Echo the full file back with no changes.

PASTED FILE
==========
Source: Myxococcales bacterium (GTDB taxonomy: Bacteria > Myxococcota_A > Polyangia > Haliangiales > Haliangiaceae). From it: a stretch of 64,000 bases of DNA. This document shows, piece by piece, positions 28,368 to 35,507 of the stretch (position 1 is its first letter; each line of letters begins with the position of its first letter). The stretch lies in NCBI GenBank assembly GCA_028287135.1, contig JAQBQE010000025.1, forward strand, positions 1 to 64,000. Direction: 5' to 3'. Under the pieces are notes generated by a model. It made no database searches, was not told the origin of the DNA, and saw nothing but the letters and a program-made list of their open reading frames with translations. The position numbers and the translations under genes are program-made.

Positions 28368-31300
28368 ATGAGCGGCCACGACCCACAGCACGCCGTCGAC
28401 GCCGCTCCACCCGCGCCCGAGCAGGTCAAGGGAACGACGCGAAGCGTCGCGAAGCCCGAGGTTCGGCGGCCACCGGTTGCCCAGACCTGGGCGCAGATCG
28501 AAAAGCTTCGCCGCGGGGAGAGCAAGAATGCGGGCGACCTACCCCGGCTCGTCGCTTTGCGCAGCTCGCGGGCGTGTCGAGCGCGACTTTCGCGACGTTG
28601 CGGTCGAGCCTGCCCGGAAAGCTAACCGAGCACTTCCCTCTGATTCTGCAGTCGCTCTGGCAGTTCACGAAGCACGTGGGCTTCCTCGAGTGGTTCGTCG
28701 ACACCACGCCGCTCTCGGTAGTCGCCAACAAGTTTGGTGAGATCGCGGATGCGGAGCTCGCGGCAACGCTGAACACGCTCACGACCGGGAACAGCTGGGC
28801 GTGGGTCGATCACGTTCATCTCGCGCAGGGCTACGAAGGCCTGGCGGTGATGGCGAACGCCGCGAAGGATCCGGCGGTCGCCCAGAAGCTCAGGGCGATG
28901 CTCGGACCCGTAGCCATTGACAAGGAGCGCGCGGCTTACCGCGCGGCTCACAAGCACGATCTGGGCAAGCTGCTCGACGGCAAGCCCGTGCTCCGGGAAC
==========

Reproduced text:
Source: Myxococcales bacterium (GTDB taxonomy: Bacteria > Myxococcota_A > Polyangia > Haliangiales > Haliangiaceae). From it: a stretch of 64,000 bases of DNA. This document shows, piece by piece, positions 28,368 to 35,507 of the stretch (position 1 is its first letter; each line of letters begins with the position of its first letter). The stretch lies in NCBI GenBank assembly GCA_028287135.1, contig JAQBQE010000025.1, forward strand, positions 1 to 64,000. Direction: 5' to 3'. Under the pieces are notes generated by a model. It made no database searches, was not told the origin of the DNA, and saw nothing but the letters and a program-made list of their open reading frames with translations. The position numbers and the translations under genes are program-made.

Positions 28368-31300
28368 ATGAGCGGCCACGACCCACAGCACGCCGTCGAC
28401 GCCGCTCCACCCGCGCCCGAGCAGGTCAAGGGAACGACGCGAAGCGTCGCGAAGCCCGAGGTTCGGCGGCCACCGGTTGCCCAGACCTGGGCGCAGATCG
28501 AAAAGCTTCGCCGCGGGGAGAGCAAGAATGCGGGCGACCTACCCCGGCTCGTCGCTTTGCGCAGCTCGCGGGCGTGTCGAGCGCGACTTTCGCGACGTTG
28601 CGGTCGAGCCTGCCCGGAAAGCTAACCGAGCACTTCCCTCTGATTCTGCAGTCGCTCTGGCAGTTCACGAAGCACGTGGGCTTCCTCGAGTGGTTCGTCG
28701 ACACCACGCCGCTCTCGGTAGTCGCCAACAAGTTTGGTGAGATCGCGGATGCGGAGCTCGCGGCAACGCTGAACACGCTCACGACCGGGAACAGCTGGGC
28801 GTGGGTCGATCACGTTCATCTCGCGCAGGGCTACGAAGGCCTGGCGGTGATGGCGAACGCCGCGAAGGATCCGGCGGTCGCCCAGAAGCTCAGGGCGATG
28901 CTCGGACCCGTAGCCATTGACAAGGAGCGCGCGGCTTACCGCGCGGCTCACAAGCACGATCTGGGCAAGCTGCTCGACGGCAAGCCCGTGCTCCGGGAAC